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Startups Raked In $621 Billion in 2021, Shattering Funding Records

(Bloomberg) -- Startups raised more venture capital funding than ever last year and more cities around the world started to look like tech hubs—although Silicon Valley remains firmly in the lead.

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In 2021, investors more than doubled the amount of cash they handed out to startups, hitting $621 billion globally and shattering the previous year’s record, according to new data from research firm CB Insights.

The U.S. accounted for about half of the world’s funding total, with startups in the country raising about $311 billion, according to the report. The Silicon Valley region and New York retained their top spots for both the most money raised and the most deals completed. Those tallies were helped along by a few big funding rounds for established companies. But the CB Insights data also show an uptick in early-stage deal activity for cities that are not traditional tech hubs.

Early-stage funding is an indicator of a healthy, growing startup scene. The portion of early deals shrank slightly in both Silicon Valley and New York last year, landing at 57% of the total in both regions — their lowest points since at least 2015, when CB Insights began tracking the metric. The percentage of early-stage deals in Austin, Texas slipped for the second consecutive year, also landing at 57%.

Meanwhile, Philadelphia’s early-stage startups represented 63% of total deals, up from 51%. In Los Angeles and Dallas, which reached new funding highs last year, the numbers climbed to 62% and 55% respectively.

“That’s not surprising” that founders are launching startups in more varied locations, said Bilal Zuberi, partner at Lux Capital, which backs early- through growth-stage companies. The boom in remote work has made companies’ hometowns less important, he said, and the ease of video calls has made the process of deciding whether to back a startup faster. “If you're linked to New York, Austin or Silicon Valley, then it doesn't matter if you’re based in Montana,” Zuberi said. “What matters most is what ecosystem a founder can tap into for executives and employees.”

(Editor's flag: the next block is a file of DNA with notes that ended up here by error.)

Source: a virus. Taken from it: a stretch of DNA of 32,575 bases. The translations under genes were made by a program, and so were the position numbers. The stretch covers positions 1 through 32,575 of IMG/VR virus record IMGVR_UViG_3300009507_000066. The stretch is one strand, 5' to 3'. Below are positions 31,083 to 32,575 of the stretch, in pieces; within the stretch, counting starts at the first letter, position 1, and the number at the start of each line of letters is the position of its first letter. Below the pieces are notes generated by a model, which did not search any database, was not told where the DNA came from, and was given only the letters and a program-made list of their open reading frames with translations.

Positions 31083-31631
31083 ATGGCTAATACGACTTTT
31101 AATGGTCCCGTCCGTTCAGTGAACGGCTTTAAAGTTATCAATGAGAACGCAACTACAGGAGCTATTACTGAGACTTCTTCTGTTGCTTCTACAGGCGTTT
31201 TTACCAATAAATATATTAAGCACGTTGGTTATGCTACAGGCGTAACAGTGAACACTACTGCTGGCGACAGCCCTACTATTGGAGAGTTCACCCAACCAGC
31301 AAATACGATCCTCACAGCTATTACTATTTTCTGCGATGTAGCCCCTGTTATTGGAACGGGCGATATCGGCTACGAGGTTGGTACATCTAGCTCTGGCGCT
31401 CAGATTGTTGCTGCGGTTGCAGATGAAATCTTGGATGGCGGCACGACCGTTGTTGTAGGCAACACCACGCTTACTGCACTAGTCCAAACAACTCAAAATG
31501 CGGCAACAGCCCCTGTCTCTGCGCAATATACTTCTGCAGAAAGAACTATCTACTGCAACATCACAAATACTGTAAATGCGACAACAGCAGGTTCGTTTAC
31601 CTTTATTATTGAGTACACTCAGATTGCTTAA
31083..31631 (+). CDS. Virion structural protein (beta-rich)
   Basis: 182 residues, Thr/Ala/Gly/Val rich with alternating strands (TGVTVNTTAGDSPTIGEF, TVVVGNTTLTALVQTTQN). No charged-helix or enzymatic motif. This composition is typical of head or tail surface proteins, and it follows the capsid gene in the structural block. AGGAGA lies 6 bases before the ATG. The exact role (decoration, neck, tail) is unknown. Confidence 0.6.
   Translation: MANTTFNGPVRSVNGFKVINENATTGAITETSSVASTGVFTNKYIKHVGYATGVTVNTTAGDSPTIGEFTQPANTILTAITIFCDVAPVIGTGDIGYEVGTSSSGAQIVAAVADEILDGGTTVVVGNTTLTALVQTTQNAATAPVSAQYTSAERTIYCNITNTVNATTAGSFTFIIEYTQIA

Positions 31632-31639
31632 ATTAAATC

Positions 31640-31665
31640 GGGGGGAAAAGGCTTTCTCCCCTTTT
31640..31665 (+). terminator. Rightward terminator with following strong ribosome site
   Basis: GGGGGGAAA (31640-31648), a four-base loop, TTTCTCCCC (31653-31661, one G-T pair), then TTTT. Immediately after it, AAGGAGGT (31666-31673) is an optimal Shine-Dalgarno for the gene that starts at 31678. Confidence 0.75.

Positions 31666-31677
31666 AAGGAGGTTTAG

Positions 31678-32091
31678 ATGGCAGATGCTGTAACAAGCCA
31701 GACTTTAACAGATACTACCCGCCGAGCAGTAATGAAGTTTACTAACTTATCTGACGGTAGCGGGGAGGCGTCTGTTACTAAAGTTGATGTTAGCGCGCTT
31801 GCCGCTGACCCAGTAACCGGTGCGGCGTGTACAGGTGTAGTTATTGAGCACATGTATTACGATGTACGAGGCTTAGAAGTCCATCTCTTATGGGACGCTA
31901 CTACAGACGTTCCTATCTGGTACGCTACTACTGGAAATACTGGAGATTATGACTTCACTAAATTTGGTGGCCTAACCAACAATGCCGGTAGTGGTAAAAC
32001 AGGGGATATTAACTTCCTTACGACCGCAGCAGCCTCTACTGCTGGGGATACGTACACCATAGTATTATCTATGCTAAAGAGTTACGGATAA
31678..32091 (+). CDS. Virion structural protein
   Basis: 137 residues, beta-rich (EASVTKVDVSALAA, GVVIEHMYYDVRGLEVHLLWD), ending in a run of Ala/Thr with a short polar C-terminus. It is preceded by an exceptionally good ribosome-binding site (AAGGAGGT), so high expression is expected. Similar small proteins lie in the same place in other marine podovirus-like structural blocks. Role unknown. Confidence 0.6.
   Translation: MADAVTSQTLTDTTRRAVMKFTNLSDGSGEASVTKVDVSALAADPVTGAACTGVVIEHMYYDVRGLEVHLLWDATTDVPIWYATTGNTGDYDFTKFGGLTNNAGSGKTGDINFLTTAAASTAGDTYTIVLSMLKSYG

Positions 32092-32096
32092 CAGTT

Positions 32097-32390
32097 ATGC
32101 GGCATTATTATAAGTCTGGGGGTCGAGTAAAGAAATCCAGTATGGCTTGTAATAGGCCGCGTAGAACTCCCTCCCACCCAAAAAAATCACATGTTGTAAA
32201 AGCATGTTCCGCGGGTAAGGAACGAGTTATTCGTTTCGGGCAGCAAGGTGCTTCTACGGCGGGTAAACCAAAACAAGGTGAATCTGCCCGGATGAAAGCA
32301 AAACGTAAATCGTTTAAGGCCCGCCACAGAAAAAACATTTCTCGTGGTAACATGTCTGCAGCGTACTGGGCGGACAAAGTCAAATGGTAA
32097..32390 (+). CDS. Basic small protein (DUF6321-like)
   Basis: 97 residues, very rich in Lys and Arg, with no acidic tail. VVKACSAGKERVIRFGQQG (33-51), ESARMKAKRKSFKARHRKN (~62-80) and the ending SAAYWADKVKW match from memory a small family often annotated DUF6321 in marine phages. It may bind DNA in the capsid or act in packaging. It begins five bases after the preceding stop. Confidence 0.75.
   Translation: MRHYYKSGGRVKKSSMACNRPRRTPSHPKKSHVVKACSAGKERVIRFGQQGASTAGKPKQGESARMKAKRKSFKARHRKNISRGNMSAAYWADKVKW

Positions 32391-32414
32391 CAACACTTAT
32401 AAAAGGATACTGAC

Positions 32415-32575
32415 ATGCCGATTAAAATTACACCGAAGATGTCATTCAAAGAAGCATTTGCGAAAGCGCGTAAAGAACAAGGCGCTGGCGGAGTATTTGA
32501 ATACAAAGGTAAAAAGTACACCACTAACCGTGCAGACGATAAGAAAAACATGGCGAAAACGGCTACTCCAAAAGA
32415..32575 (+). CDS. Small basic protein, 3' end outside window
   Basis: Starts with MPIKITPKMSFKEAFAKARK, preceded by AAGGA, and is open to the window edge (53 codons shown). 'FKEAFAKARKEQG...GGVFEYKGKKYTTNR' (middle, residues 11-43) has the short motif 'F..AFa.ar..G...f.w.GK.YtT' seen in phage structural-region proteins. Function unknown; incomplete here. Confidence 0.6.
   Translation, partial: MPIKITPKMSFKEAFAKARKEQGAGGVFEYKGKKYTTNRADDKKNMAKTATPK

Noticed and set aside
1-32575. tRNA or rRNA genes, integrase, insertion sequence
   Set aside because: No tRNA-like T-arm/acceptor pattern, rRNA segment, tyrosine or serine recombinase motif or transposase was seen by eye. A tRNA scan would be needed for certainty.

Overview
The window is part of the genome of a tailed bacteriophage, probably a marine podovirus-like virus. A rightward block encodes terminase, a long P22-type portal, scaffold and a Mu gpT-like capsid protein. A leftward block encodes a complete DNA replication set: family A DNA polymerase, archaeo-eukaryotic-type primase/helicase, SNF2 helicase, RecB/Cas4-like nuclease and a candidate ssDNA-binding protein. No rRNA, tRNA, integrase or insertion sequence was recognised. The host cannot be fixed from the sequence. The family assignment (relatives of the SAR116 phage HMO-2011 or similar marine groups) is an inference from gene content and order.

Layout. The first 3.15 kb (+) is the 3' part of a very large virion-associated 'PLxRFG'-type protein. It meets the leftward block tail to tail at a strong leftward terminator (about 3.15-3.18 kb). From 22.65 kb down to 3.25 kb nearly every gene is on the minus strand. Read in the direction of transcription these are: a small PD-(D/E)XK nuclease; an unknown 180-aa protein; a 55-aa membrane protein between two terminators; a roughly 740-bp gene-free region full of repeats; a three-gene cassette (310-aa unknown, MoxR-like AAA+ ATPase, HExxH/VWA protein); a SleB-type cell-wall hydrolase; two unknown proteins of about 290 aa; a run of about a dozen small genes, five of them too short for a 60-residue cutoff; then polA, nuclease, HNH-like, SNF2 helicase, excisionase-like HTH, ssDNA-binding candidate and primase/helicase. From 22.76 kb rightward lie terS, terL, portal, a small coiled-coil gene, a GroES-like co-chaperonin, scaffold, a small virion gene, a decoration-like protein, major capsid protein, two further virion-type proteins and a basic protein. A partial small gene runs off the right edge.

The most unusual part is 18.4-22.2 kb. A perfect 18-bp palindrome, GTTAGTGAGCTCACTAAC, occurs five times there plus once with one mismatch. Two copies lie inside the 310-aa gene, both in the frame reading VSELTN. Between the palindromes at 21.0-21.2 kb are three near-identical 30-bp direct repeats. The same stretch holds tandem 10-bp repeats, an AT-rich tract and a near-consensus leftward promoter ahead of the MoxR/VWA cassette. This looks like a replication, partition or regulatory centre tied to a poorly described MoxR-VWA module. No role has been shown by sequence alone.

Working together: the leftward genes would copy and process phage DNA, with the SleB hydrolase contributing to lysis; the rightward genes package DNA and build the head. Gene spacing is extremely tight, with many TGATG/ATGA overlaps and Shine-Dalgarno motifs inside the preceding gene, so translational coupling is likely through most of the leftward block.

Miami was another city that boomed in 2021, helped along by several high-profile figures who fled Silicon Valley for warmer climes. Miami startups raised $4.6 billion in 2021. That’s more than double the previous year’s total and a ninefold increase from 2015. The share of early-stage startups capturing deals in the city has also increased in recent years, hitting a high of 50% for the first time in 2021.

The trend also extended to hiring. Stripe Inc., the world’s third-most-valuable tech startup, said about three-quarters of its hiring during the last three months of the year was outside of the San Francisco Bay Area and Seattle, up from 39% in early 2019. The cryptocurrency exchange Coinbase Inc.said 89% of its recruits were outside of the Bay Area during that period, up from 30% in early 2019. Airbnb Inc.said it saw a similar pattern.

In terms of startup funding, investment gains went far beyond U.S. cities. For the first time since CB Insights started tracking the data, there were more funding rounds in Asia than any other region, with 12,485 deals—though the U.S. was still the leader in terms of the dollar value. Startups in Silicon Valley alone raised $105 billion last year, making it easily the world’s top metro for funding.

Aspects of life in the Valley can’t be easily replicated, said Nina Achadjian, a partner at Index Ventures. “Silicon Valley still remains a center of gravity,” she said, “due to its strong density of tech talent, the world-class research labs at top universities and the physical location of some of the world’s VCs, who despite opening offices on the East Coast, are still headquartered in Silicon Valley.”

(Updates with startup hiring context in the eighth paragraph.)

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